Played by the exceedingly un-cancelled Mel Gibson with a pantomime snarl so broad you could forgo the factor 50 by wearing it, it’s easy to loathe him. When he deploys the term ‘I’m hobo-phobic,’ you can’t help but wonder if this is actually a roast by showrunners Greg Coolidge, Shawn Simmons and Kirk Ward, all of whom worked on Prime show Wayne.

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With the High table breathing down Cormac’s neck – as fantastically expressed by Irish actor Katie McGrath’s creepy ceramic half-masked mouthpiece, the Adjudicator, and her kilted henchman – he wants Winston to locate and rat out his bro.

Jeremy Bobb in The Continental: From the World of John Wick. Image: Prime Video.

Gibson’s theatrics jar in a show that’s mostly focused on gritty, street-level world-building, but it kinda works in that gar-chomping gangster way. With the air of an even more twisted Fagin, he plucks poor kids like Frankie and Winston and turns them to his dirty work. That includes Charon, the concierge formerly depicted by the late, great Lance Reddick and now by charismatic newcomer Ayomide Adegun.

Playing opposite Cormac’s monstrosity highlights Adegun’s nuanced work. Brought into the maw of The Continental, he’s hoping that by selling his soul to this devil, he can bargain safe passage for his father back in Nigeria. The tantalising promise of a burgeoning connection with in-house musician Thomas (Samuel Blenkin) layers further depth into his now implicitly queer backstory.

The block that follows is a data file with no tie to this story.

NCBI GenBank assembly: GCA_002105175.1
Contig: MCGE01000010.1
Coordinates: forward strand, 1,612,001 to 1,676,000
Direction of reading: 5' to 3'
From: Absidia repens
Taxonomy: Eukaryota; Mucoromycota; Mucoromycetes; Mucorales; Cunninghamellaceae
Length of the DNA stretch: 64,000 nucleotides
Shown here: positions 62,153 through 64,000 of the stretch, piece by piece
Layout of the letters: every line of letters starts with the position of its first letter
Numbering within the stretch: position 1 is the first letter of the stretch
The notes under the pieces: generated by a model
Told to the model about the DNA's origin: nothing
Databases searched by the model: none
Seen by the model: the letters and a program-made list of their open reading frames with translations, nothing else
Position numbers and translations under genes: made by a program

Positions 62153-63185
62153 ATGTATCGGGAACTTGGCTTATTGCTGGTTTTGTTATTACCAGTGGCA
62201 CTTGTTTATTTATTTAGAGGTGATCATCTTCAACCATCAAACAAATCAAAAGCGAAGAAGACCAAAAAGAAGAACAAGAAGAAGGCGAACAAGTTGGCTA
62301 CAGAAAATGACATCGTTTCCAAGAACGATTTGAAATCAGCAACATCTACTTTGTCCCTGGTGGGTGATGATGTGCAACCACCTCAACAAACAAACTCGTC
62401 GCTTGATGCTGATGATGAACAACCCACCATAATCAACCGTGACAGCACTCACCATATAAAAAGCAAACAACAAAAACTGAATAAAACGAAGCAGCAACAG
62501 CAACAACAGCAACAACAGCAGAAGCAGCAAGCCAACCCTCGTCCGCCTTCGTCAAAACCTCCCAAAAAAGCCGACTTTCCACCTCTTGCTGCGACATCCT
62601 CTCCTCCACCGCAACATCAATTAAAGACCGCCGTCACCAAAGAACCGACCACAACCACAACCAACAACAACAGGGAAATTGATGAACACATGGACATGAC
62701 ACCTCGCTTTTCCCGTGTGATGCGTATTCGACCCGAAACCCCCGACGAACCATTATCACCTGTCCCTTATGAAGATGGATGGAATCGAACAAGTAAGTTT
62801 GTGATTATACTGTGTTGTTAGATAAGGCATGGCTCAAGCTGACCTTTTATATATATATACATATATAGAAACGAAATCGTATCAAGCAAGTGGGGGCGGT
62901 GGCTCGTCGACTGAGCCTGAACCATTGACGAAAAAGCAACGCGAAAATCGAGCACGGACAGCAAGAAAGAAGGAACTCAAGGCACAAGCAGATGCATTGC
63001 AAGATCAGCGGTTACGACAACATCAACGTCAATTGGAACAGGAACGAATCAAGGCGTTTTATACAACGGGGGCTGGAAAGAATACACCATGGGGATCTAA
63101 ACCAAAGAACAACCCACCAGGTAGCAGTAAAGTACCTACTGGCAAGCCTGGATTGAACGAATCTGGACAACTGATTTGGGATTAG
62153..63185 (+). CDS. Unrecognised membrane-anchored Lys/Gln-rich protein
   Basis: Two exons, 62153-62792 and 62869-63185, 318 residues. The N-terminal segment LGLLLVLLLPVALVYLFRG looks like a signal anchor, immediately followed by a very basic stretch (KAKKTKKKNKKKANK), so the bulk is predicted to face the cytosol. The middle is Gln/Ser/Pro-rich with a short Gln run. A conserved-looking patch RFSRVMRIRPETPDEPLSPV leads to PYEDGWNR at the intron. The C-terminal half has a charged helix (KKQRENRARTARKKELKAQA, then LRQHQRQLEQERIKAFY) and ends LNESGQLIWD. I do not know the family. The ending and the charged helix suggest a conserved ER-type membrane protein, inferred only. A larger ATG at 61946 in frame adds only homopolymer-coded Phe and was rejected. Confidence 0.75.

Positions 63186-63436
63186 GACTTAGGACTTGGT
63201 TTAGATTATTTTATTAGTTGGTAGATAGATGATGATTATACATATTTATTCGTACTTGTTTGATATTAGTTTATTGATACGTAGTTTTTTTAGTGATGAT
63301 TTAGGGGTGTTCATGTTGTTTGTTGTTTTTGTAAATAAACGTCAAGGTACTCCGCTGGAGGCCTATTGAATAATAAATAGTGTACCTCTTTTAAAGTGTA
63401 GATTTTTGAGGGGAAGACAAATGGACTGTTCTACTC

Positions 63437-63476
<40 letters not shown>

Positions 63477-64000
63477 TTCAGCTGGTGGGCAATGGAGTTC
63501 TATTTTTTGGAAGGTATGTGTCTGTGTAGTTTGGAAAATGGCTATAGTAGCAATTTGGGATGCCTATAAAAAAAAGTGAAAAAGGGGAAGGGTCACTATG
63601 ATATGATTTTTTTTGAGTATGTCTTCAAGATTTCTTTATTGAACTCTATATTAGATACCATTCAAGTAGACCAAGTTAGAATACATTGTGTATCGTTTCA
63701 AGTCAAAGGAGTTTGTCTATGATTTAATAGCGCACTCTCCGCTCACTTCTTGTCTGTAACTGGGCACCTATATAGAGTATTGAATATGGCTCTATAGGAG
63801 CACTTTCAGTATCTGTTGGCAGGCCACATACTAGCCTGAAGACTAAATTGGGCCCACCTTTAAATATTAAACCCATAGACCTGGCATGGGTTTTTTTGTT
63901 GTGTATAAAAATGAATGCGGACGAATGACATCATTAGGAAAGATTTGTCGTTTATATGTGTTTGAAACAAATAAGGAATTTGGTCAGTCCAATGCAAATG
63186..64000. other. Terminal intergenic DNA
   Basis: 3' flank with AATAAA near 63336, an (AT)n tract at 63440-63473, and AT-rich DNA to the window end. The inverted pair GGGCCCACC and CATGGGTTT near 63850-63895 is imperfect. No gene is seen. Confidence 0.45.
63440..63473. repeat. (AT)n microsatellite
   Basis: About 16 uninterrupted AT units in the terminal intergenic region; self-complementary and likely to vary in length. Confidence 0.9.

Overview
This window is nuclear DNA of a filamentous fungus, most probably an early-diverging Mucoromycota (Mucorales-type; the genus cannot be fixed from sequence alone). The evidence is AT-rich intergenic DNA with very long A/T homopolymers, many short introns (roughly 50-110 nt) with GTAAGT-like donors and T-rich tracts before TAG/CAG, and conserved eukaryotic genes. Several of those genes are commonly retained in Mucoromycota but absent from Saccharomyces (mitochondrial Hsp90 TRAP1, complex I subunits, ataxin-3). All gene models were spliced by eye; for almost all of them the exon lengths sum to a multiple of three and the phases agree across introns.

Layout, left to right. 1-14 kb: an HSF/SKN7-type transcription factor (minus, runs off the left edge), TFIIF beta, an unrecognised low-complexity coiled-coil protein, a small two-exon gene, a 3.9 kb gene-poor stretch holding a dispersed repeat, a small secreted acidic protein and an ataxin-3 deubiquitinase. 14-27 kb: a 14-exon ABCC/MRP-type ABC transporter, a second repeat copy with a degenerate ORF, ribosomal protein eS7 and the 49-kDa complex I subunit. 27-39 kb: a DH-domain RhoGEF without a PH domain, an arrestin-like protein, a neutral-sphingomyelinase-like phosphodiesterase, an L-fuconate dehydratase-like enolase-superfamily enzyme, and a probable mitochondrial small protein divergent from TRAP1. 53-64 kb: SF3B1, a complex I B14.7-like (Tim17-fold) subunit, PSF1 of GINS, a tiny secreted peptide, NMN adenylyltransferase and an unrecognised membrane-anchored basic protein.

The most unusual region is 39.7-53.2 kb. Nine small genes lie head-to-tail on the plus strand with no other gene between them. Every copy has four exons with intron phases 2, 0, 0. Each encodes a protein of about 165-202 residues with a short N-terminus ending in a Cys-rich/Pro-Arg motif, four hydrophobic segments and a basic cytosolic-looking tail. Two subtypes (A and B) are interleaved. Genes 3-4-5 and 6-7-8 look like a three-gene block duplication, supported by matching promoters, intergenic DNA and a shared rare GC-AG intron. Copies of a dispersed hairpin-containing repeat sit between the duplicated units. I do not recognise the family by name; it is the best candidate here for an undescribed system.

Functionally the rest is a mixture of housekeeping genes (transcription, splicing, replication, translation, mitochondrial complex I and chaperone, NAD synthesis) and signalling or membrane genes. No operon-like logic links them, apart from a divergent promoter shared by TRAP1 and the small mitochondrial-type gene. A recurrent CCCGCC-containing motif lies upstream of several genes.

A-team assembled

That’s the beauty of this punch-drunk prequel admirably corralled by directors Charlotte Brändström and Albert Hughes. While this is Winston’s backstory, The Continental builds a brilliant team around him, exploring pockets of the surrounding city from Chinatown to the Bronx. Jessica Allain is magnetic as Pam Grier-channelling street fighter Lou – a Coffy poster plays a key role – especially in a fierce phone box fight. She and her brother Miles (Hubert Point-Du Jour) have an armoury that just might be up to storming the Continental.

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Vietnamese actor Nhung Kate also rocks as Frankie’s kick-arse wife, while both Adam Shapiro and Ray McKinnon bring the requisite amount of sass-talking humour to pull us back from the show’s bleakest stuff, like the twisted killer duo of Hansel and Gretel (Mark Musashi and Marina Mazepa) Cormac mercilessly deploys against the Scotts. Mishel Prada is also top-notch as a gung-ho detective steadfastly ignoring the advice of her schlubby partner (Jeremy Bobb) to steer well clear of the hotel.

Mishel Prada in The Continental: From the World of John Wick. Image: Prime Video.

It’s a wild ride following their intersecting stories to the Continental’s door, and judging by the prime cut soundtrack, impressively appointed sets and snazzy costume work, Amazon dug deep on this one, perhaps trading in a few of Cormac’s gold coins.

You won’t be disappointed if you’re just here for the Wick mayhem. With enough expertly choreographed fisticuffs and car chases in the first two eps to keep you going, all hell breaks loose in the frenetic finale. As Winston says: ‘I need guns. Lots of guns.’

‘Tick tock.’

The Continental: From the World of John Wick premieres on Prime Video on 22 September.